A tale of three couples who may or may not be destined to stay together, “Fortune Cookie” is an uncommonly well-written and well-acted pic that offers unexpectedly astute insights on what men and women want from relationships. Though there’s nary a known name in the cast, this indie charmer and festival crowd-pleaser could see theatrical life in limited release and should certainly garner work for helmer Clay Essig and scribe Rob Thomas.
The three very different couples cross paths one night in an upscale Chinese restaurant. Opening reel gives a bit of back story on each person that raises the stakes for the various dates. Good-natured but geeky Heath (Matt Barker) is dining with his prom date, the WASPy blond cheerleader Doug (Rachel Kimsey), who accepted Heath’s invitation only to make her ex-boyfriend jealous. Meanwhile, Doug’s independent-minded mother, Carolyn (Terra Allen), is out with her longtime beau, Dean (Douglas Caputo), who plans to propose. Across the room, Heath’s slightly jaded older sister, Beth (Brandy Snow), resists the slick come-on of Trent (Christopher Marley), a good-looking DJ she met in her book club.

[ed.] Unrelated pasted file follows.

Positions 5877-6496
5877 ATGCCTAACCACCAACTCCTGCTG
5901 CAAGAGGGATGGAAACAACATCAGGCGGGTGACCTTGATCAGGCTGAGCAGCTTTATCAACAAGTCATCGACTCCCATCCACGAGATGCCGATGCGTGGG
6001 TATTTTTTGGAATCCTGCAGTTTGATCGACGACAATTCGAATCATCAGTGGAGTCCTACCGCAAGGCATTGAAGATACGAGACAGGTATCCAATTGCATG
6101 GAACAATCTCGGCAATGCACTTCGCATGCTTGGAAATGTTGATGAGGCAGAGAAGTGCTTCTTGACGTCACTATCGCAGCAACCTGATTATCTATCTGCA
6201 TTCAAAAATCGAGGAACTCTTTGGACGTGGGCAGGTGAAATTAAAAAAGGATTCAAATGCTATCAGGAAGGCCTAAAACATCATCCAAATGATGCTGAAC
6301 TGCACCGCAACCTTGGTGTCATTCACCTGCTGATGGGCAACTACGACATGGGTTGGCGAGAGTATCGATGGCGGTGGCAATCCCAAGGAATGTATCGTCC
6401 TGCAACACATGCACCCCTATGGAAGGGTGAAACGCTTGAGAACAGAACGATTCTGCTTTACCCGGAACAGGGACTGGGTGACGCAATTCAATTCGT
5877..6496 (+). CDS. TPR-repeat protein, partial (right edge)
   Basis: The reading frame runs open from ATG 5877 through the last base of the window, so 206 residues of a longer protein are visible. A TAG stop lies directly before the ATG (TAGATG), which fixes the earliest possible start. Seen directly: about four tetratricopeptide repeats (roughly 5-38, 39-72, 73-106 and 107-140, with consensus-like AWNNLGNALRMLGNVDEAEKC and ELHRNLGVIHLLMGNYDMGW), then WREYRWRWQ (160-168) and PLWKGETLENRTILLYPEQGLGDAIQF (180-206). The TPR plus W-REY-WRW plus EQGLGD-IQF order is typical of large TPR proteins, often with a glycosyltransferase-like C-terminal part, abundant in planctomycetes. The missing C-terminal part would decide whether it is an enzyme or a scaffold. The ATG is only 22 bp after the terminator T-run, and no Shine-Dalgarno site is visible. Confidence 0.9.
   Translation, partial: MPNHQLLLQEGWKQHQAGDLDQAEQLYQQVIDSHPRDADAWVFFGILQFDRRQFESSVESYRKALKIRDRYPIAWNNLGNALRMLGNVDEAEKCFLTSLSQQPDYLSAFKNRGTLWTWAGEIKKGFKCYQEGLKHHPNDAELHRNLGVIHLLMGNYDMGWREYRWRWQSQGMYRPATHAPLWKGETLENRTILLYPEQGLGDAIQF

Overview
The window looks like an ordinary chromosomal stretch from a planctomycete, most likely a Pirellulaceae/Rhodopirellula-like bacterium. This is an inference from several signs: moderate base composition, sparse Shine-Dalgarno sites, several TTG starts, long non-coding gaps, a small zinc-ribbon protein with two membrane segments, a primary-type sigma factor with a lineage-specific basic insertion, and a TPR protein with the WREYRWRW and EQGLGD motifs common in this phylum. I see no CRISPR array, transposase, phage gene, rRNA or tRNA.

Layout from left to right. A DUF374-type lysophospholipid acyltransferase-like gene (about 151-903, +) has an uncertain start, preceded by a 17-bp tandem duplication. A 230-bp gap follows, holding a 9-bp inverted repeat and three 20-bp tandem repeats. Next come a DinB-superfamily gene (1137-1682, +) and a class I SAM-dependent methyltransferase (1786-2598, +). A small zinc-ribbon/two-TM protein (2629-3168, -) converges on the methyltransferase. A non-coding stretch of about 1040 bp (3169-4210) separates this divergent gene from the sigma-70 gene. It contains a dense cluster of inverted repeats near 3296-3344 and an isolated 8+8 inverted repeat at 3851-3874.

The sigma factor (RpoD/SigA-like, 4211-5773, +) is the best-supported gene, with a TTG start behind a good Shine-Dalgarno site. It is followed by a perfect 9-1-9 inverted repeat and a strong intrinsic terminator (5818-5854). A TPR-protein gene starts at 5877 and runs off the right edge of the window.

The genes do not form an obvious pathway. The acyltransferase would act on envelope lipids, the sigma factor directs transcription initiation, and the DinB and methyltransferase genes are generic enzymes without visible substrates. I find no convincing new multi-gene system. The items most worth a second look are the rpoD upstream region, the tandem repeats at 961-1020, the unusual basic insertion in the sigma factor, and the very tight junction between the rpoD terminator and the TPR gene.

Interestingly, and quite effectively, each of the characters has flaws that offset his or her assets: Heath is naive; Doug, arrogant; Carolyn, overly self-sufficient; Dean, blindly romantic, and so on. But each, too, is redeemed by having a kind heart. The interplay of those qualities, both within the characters’ psyches and between the couples, makes for an evening full of surprises, especially given that the restaurant boasts a wordsmith who writes each diner a clever, personalized fortune cookie.
Intercut with the dating scenes are individual talking-head monologues that each character delivers to camera. These bits feel stiff and calculated in what is otherwise a charming, articulate and likable movie.